Eventually educational and civic organizations started sponsoring parties and parades so kids could still dress up but without the annoying harassment (and probably to protect them from molten pennies).

Then the Depression came, no one had spare food or change anymore, and the tradition started to die out. According to the Mental Floss article, the tradition basically ended there, but according to the New York Public Library account, the tradition stuck around a bit longer in certain boroughs of New York. Commenters on that article state that kids continued the practice in some areas into the 1950s and '60s. There are a lot of people saying they thought they were crazy because they'd tell stories about dressing up and going door-to-door on Thanksgiving, and people would tell them surely they meant Halloween. Another person tells of a friend who moved from New York to a wealthy Houston suburb in the 1960s. Because the family moved just prior to Halloween they didn't have a chance to go trick-or-treating in October, so the mom sent them out "as usual" dressed as beggars on Thanksgiving, causing their new neighbors a lot of confusion (and causing embarrassment for the family).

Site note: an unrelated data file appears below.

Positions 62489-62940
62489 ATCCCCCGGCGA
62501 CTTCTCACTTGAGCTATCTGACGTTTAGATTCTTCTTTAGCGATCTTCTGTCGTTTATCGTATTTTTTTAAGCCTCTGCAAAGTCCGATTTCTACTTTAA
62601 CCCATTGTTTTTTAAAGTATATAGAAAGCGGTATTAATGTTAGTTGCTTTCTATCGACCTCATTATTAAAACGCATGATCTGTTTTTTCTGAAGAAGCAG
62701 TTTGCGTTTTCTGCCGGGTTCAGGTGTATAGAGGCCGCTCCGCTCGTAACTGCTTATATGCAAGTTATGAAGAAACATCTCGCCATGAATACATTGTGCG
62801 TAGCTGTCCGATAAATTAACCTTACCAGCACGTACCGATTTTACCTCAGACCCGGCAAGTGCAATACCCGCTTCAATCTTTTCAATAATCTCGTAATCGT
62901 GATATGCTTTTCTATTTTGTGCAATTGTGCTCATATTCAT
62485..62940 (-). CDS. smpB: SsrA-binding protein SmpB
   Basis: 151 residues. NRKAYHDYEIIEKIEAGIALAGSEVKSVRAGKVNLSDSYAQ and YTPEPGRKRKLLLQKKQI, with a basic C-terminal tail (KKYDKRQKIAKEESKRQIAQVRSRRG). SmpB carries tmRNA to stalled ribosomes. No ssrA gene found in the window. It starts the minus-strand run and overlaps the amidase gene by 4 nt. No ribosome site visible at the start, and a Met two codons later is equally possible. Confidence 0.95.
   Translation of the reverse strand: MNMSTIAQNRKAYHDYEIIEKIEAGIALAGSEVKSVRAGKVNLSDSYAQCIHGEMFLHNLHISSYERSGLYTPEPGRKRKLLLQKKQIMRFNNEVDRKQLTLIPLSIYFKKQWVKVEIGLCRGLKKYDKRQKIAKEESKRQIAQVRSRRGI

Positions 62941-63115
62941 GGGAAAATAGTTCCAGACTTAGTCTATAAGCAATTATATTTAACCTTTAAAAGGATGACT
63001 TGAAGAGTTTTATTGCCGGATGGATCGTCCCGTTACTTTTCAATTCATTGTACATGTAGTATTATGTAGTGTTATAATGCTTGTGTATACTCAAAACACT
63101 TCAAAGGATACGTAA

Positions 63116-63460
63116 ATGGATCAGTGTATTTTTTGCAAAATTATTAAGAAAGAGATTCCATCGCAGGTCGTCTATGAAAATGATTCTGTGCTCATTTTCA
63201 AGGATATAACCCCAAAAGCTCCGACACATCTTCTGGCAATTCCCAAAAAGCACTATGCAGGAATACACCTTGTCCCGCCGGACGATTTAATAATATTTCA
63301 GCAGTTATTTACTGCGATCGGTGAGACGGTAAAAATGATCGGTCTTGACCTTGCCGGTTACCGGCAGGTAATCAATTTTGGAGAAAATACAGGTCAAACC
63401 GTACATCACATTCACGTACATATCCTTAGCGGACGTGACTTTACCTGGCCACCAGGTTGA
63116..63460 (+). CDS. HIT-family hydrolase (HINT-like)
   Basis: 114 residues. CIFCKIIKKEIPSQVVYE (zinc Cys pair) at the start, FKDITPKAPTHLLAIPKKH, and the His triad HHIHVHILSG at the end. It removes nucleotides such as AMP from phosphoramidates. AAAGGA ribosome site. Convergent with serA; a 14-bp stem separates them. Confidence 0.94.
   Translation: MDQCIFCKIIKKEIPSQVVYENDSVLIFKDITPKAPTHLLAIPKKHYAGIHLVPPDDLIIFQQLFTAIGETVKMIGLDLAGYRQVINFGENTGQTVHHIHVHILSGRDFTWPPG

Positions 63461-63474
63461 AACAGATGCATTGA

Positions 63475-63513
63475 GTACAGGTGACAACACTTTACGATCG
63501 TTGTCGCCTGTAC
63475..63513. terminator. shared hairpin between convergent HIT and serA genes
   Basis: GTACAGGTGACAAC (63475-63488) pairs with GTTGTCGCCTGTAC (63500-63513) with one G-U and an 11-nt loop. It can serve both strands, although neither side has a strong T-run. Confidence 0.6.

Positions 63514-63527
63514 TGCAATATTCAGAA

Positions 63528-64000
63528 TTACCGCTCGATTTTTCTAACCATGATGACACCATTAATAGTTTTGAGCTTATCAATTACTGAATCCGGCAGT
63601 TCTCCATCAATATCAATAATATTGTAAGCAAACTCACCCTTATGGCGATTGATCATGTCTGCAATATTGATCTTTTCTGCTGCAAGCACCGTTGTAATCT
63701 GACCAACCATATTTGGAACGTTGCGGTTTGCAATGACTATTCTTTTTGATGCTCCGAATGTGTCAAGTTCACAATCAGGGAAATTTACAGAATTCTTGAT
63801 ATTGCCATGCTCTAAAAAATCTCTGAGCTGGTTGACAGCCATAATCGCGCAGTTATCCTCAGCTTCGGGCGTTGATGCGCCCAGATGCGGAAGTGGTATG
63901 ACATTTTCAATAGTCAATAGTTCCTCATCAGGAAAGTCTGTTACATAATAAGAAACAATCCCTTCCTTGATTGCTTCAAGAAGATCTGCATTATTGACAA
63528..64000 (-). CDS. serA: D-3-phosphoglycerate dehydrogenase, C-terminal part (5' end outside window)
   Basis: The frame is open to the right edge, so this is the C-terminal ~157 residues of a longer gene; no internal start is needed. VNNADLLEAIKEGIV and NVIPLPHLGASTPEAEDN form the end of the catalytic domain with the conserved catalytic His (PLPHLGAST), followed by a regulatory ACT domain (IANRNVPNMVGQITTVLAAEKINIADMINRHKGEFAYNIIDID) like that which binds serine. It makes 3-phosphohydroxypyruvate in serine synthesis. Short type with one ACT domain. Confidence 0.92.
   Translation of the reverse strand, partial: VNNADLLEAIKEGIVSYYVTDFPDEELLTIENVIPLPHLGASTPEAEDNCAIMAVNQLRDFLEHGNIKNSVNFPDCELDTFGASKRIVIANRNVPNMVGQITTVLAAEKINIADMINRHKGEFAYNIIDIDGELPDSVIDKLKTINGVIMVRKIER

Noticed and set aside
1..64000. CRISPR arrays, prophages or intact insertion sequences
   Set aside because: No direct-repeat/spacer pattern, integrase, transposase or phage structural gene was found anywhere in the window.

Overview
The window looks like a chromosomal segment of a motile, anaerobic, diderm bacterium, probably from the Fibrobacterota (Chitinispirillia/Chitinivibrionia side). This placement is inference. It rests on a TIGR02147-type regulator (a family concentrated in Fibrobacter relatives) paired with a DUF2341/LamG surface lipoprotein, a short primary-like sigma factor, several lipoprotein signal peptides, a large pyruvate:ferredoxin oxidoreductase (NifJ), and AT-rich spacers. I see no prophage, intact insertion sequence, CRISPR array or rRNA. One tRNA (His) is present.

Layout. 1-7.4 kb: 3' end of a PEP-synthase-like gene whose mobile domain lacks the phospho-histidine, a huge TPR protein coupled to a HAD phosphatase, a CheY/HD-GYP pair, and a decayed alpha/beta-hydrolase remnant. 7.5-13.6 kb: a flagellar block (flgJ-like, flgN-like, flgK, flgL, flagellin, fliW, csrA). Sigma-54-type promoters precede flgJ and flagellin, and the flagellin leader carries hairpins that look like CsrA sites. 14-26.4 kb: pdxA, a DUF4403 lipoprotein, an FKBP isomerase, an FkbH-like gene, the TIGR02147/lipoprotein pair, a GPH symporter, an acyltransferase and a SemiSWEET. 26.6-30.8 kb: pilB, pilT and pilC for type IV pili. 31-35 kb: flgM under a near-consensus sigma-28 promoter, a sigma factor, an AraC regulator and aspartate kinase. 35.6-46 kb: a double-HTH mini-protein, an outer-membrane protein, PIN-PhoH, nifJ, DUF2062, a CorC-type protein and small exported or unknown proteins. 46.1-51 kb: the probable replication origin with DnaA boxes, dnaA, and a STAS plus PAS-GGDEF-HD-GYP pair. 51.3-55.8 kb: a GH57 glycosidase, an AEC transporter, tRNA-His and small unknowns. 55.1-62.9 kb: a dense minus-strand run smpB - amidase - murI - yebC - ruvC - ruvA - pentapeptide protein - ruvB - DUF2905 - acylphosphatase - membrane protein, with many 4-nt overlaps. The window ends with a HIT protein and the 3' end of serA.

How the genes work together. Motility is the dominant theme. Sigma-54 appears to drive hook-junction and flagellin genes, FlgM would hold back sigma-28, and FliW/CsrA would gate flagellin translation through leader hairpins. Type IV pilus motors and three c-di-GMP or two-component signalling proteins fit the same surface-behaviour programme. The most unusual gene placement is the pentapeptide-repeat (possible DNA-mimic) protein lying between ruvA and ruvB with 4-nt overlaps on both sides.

This is an amazing story that I'd share on this blog anyway, but I might have found a way to make it extra-presidential, too. Although kids initially dressed as beggars in tattered clothes, eventually the costumes expanded to include homemade or store-bought masks and costumes. These included patriotic masks like Uncle Sam, and things like police officers, clowns, and whatnot.

I found an old Martha Washington mask for cheap on ebay, so I bought it for my "random presidential crap" collection. Could this be a Ragamuffin Day mask? I have no idea, but I'd like to think so.

Now, when you gather around the table this Thanksgiving, you can regale everyone with the tale of Ragamuffin Day. If you really want to bring back an old tradition, throw on a costume, knock on your neighbor's door, and demand food.

Thursday, November 5, 2015

Cooking with the Presidents: JQA Pumpkin Bread

If you haven't noticed, fall is upon us. Like any good American, I've been craving pumpkin stuff, including pumpkin bread. Unfortunately, all the recipes I've tried lately have...been lacking in one way or another.